“This session will focus on the personal observations of three faculty who sought to establish a minor in Chicano/a-Latino/a Studies . . . Follow our graphic accounts as we wrestle with the decision of actually embarking on such a quest amidst our thencurrent demands of doctoral coursework, research, teaching and tenure.” In the fall semester of 1995, Chicano/a Studies was formally recognized as a "minor" at the University of Nebraska at Omaha. Two years previously, three faculty members from the College of Public Affairs and Community Service at UNO diligently worked to gather student and faculty support and put the wheels in motion for establishing such a minor. Following a fairly sure formula successfully developed by Women's Studies and refined by Native American Studies, we very systematically developed a straightforward statement of purpose, governance statement, course schedule and working bibliography of relevant resources. Despite every effort to ensure successfully establishing the minor and working to develop it into a reputable component of the university curricula, which we ultimately did, we still encountered numerous roadblocks—expected and unexpected, simple and complex. In our attempts to avoid re-inventing the wheel, we ultimately acknowledged it as a necessity.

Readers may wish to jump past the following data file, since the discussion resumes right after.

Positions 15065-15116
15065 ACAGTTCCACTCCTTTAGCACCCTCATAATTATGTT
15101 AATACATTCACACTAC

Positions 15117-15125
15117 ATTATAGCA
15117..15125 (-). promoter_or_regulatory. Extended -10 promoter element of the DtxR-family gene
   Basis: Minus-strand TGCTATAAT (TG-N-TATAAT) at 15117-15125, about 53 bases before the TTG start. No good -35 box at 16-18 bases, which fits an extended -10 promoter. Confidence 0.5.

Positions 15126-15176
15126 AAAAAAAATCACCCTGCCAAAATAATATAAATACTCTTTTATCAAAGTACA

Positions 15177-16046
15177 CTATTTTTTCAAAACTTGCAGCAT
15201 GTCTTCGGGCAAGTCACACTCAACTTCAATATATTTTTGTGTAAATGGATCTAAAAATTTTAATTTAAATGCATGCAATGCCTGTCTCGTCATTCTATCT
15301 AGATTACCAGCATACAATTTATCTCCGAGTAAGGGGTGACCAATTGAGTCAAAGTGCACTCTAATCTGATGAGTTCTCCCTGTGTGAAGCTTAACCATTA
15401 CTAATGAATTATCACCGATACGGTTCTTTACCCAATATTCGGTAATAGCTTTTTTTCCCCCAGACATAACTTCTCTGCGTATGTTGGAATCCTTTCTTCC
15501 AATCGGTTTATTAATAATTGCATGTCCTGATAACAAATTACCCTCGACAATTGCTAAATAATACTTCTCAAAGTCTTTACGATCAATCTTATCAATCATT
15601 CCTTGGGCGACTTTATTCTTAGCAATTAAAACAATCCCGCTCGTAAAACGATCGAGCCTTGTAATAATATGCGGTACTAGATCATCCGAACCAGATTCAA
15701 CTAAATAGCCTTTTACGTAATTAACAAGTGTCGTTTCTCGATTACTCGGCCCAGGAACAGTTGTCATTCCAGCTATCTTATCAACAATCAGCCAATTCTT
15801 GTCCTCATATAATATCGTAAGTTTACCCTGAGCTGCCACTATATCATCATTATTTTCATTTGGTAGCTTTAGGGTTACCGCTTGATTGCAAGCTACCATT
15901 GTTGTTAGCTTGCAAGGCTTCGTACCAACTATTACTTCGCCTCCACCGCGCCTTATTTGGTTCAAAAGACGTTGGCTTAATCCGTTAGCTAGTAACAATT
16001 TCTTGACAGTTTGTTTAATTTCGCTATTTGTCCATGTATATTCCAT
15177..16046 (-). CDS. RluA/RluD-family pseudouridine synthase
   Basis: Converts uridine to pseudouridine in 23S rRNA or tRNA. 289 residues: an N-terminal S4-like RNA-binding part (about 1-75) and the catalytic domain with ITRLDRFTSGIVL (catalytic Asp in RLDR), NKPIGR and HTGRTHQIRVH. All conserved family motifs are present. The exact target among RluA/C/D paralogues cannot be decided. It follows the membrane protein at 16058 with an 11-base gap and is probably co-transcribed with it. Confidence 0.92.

Valades, Joseph A.; Barron-McKeagney, Theresa; Carroll, Michael; Gouveia, Lourdes; and Garza, Lucy, "Attempting Preventing Reinventing the Wheel: Establishing Chicano/a-Latino/a Studies at a Midwest Urban University" (1998). Social Work Faculty Proceedings & Presentations. 2.
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